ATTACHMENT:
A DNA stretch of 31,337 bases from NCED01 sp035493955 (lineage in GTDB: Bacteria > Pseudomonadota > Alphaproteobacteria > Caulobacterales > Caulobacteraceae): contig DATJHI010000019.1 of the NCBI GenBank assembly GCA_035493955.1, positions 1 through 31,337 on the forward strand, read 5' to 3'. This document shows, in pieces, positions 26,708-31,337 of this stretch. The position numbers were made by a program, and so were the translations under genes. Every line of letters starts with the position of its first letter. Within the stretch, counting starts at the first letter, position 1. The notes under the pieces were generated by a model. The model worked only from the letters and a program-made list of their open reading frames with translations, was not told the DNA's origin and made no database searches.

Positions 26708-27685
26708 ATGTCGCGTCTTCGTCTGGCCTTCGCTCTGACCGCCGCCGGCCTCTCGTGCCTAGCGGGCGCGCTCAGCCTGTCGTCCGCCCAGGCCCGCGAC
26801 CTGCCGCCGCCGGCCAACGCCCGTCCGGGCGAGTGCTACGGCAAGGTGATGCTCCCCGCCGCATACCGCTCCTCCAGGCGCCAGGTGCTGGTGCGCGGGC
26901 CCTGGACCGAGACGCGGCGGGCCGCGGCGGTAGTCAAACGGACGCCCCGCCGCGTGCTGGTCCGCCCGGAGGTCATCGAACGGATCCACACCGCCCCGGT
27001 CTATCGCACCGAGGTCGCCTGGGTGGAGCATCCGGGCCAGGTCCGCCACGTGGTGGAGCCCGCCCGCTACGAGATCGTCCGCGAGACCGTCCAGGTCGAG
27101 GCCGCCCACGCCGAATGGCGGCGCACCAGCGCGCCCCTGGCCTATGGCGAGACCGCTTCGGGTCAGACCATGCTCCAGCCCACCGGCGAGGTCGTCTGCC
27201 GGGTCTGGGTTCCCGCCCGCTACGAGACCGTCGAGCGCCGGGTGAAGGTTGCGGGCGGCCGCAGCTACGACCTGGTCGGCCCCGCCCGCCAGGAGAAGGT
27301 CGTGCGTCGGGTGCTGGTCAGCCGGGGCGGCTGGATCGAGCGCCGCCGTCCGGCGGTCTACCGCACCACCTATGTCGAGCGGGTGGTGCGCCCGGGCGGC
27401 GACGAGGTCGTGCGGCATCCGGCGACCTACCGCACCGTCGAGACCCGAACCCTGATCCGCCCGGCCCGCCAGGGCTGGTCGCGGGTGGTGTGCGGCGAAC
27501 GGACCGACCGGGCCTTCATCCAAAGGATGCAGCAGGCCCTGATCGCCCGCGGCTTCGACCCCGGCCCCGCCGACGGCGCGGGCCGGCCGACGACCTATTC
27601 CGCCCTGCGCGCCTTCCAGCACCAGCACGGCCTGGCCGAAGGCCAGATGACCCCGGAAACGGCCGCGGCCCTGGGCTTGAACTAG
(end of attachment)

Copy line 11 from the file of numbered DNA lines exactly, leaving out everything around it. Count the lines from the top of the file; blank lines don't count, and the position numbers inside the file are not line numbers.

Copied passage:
27501 GGACCGACCGGGCCTTCATCCAAAGGATGCAGCAGGCCCTGATCGCCCGCGGCTTCGACCCCGGCCCCGCCGACGGCGCGGGCCGGCCGACGACCTATTC